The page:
Etymology
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cephalization (n.)

"tendency of animal species to evolve so as to have important parts near the head," 1864, coined by U.S. zoologist and geologist James Dwight Dana (1813-1895) from Latinized form of Greek kephalē "head" (see cephalo-) on model of specialization, etc. Related: Cephalize.

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cephalopod (n.)

one of a class of mollusks notable for having tentacles attached to a distinct head, 1825, from French cephalopode, from Modern Latin Cephalopoda (the class name), from Greek kephalē "head" (see cephalo-) + pod-, stem of pous "foot" (from PIE root *ped- "foot").

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cerebration (n.)

"exertion of the brain," whether conscious or unconscious, 1853, coined by English physiologist Dr. William B. Carpenter (1813-1885) from Latin cerebrum "brain" (see cerebral) + -ation. Related: Cerebrate (v.); cerebrated.

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certainly (adv.)

"without doubt or question, assuredly," c. 1300, from certain + -ly (2).

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certorari (n.)

"writ from superior to inferior courts seeking the records of a case," legal Latin, "to be certified, to be informed or shown," a word figuring in the opening phrase of such writs; passive present infinitive of certorare "to certify, inform," from certior, comparative of certus "sure" (see certain).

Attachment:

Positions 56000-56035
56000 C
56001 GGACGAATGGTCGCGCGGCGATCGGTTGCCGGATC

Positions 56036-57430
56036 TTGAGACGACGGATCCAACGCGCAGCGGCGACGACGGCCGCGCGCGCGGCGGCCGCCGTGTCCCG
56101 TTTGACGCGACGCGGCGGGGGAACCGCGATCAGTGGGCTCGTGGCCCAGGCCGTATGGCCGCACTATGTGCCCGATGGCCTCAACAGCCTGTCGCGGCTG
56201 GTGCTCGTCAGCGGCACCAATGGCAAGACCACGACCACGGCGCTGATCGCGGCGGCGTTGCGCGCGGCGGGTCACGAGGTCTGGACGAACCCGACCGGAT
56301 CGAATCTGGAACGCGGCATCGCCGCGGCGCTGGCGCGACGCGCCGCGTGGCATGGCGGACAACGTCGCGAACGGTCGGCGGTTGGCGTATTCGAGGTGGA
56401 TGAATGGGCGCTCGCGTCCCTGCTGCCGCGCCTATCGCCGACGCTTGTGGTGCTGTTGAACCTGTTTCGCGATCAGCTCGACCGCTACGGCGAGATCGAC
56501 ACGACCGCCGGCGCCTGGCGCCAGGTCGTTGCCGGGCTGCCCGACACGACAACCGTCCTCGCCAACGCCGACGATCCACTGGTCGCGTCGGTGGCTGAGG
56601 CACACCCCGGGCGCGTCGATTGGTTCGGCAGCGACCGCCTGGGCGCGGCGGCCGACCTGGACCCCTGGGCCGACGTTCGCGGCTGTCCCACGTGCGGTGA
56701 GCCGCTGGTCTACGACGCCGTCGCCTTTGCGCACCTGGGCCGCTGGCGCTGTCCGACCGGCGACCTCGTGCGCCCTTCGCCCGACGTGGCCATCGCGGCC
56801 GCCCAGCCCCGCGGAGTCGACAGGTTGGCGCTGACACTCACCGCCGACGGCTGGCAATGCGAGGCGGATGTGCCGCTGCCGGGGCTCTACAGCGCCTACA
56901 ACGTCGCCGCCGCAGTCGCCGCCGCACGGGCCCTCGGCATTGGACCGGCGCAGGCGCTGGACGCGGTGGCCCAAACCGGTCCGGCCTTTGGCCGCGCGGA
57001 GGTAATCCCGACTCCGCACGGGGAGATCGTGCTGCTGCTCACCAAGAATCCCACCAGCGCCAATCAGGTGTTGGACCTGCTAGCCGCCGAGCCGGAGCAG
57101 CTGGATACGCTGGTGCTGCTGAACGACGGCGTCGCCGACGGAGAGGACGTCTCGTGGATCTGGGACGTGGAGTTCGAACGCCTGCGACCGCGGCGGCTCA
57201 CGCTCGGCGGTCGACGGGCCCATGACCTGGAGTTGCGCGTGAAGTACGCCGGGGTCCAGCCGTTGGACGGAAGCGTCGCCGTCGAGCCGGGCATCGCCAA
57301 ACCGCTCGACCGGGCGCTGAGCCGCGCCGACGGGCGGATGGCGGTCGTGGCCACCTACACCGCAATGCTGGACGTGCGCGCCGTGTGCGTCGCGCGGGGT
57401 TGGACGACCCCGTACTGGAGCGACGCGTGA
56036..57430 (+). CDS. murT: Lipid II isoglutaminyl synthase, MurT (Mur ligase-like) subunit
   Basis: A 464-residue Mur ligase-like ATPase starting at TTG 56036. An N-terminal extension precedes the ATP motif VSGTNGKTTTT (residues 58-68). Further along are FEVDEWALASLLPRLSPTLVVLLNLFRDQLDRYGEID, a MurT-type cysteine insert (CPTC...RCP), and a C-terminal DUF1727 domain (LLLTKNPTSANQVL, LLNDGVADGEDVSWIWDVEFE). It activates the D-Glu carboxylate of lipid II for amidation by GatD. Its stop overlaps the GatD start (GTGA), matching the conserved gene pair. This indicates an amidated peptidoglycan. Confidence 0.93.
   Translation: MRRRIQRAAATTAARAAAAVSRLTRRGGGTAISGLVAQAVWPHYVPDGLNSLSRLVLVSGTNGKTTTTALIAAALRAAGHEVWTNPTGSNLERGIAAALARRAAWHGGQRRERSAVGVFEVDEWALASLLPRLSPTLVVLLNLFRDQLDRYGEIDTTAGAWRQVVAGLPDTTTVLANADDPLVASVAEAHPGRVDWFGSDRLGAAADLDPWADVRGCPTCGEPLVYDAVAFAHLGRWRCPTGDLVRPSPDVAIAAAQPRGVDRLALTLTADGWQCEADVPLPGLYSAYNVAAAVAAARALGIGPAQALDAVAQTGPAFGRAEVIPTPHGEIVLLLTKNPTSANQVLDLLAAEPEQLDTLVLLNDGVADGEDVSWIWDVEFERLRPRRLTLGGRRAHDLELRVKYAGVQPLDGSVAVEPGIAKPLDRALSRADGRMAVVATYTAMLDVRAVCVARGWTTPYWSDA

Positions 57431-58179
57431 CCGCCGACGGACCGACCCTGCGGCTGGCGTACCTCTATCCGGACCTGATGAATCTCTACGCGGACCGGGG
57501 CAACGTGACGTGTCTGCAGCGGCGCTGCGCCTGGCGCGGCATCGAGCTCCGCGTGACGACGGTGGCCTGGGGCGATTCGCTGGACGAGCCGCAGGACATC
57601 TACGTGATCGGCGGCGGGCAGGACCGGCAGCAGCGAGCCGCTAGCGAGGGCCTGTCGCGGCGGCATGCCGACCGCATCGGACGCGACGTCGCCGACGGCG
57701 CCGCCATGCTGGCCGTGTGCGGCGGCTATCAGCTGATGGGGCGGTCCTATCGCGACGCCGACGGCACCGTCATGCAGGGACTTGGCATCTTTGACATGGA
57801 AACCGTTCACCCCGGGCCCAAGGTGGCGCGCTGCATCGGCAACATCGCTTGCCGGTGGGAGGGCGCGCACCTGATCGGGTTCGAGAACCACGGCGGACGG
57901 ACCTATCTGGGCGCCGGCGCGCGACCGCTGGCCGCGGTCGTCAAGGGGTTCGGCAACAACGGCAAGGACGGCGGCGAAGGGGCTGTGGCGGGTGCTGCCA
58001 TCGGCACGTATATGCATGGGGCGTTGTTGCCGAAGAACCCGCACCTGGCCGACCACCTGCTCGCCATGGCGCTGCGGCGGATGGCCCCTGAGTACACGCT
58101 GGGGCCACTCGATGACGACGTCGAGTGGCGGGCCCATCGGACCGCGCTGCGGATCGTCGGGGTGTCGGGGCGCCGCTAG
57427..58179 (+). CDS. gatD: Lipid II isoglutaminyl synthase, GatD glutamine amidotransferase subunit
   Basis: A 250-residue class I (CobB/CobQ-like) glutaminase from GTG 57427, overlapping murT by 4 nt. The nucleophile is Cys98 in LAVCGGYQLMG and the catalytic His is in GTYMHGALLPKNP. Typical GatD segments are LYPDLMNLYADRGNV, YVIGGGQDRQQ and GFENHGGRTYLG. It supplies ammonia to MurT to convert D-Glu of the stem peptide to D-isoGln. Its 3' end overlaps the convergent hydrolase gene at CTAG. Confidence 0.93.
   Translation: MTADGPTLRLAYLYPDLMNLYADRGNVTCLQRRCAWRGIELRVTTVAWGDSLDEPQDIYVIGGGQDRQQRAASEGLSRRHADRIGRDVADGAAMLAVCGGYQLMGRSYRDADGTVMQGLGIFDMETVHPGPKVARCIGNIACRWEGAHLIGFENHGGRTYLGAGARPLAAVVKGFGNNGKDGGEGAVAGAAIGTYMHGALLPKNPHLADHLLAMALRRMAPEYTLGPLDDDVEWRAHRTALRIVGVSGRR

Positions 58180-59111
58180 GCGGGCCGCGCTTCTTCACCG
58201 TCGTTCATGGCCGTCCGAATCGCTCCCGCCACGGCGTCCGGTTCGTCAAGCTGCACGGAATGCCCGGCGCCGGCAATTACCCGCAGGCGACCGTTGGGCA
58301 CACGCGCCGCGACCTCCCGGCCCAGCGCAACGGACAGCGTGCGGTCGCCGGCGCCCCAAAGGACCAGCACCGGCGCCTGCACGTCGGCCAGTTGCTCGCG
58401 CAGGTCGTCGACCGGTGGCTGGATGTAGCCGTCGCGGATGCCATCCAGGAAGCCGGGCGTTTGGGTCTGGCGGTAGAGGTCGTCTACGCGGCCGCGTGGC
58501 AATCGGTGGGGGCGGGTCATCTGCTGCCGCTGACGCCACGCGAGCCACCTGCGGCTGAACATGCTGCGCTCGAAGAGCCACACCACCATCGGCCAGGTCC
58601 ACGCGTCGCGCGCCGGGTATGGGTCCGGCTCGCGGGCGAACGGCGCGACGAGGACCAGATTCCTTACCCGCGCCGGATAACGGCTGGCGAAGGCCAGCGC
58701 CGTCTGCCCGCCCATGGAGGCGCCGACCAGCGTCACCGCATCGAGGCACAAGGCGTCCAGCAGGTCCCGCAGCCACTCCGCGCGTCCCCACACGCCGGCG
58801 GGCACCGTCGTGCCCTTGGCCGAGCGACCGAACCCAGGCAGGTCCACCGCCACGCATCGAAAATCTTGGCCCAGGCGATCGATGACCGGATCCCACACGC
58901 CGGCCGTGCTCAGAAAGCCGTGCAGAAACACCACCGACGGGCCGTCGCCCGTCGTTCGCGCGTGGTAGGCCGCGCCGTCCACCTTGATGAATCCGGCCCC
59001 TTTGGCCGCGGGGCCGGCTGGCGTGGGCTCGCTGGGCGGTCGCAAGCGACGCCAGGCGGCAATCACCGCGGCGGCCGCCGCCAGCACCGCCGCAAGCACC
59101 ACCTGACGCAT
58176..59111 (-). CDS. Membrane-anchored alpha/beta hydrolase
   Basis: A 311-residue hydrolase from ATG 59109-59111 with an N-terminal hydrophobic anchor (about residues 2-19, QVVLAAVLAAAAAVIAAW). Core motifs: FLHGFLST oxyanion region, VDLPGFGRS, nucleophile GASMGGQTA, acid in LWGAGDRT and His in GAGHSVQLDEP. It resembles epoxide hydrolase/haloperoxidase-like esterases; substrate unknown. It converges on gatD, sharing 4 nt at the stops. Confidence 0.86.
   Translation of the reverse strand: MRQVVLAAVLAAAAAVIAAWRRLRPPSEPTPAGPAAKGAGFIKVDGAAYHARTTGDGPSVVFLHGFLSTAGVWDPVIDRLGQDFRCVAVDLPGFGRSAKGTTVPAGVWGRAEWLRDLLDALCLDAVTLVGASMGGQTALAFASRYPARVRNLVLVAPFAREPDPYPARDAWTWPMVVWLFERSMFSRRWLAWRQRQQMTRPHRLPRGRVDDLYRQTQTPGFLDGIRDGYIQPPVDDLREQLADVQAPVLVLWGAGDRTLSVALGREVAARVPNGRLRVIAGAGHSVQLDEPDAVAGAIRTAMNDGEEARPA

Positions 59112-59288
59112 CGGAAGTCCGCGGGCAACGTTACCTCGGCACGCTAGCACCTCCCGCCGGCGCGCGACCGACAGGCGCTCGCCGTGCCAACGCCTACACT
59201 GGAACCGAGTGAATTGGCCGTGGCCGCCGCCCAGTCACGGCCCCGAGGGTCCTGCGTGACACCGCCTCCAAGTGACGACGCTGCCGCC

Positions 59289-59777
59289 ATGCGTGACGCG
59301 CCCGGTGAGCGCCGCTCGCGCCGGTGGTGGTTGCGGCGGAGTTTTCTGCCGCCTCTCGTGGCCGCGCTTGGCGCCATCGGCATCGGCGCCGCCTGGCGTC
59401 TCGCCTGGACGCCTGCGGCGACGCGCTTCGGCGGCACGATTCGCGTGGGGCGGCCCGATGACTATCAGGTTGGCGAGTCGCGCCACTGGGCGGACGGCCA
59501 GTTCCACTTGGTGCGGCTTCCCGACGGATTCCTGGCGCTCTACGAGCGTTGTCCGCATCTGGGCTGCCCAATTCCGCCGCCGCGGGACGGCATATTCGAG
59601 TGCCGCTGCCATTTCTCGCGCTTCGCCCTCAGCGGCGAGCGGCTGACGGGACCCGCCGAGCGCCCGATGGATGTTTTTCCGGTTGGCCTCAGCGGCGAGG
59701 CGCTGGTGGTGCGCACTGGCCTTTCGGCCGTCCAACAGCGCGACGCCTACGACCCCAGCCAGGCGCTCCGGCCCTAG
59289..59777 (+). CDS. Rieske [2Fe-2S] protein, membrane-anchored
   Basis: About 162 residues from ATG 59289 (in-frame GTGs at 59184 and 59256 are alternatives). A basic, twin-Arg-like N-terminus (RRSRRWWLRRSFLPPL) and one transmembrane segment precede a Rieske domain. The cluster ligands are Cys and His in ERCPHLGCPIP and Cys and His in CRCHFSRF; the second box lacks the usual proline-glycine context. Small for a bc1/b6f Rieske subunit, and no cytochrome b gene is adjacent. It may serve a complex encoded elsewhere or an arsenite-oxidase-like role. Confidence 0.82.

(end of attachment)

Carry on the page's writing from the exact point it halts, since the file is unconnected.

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cesarean 

alternative spelling of caesarian (see also æ (1)).

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cess (n.)

"tax, levy," 1530s, from the verb cess "impose a tax upon" (late 15c.), altered spelling of sess, short for assess (q.v.). 

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intra-cellular (adj.)

also intracellular, "existing or happening inside a cell," 1842; see intra- "within" + cellular.

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cerium (n.)

metallic element, first isolated in pure form in 1875, named for ceria, the name of the earth from which it was taken, which was discovered in 1803 and named by Berzelius and Hissinger for Ceres, the minor planet, "whose discovery (in 1801) was then one of the most striking facts in physical science" [OED]. The planet was named for the Roman goddess Ceres, from a root meaning "to grow." With metallic element ending -ium. Related: Ceric.

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celebratory (adj.)

"of or pertaining to celebration," 1855, from celebrate + -ory.

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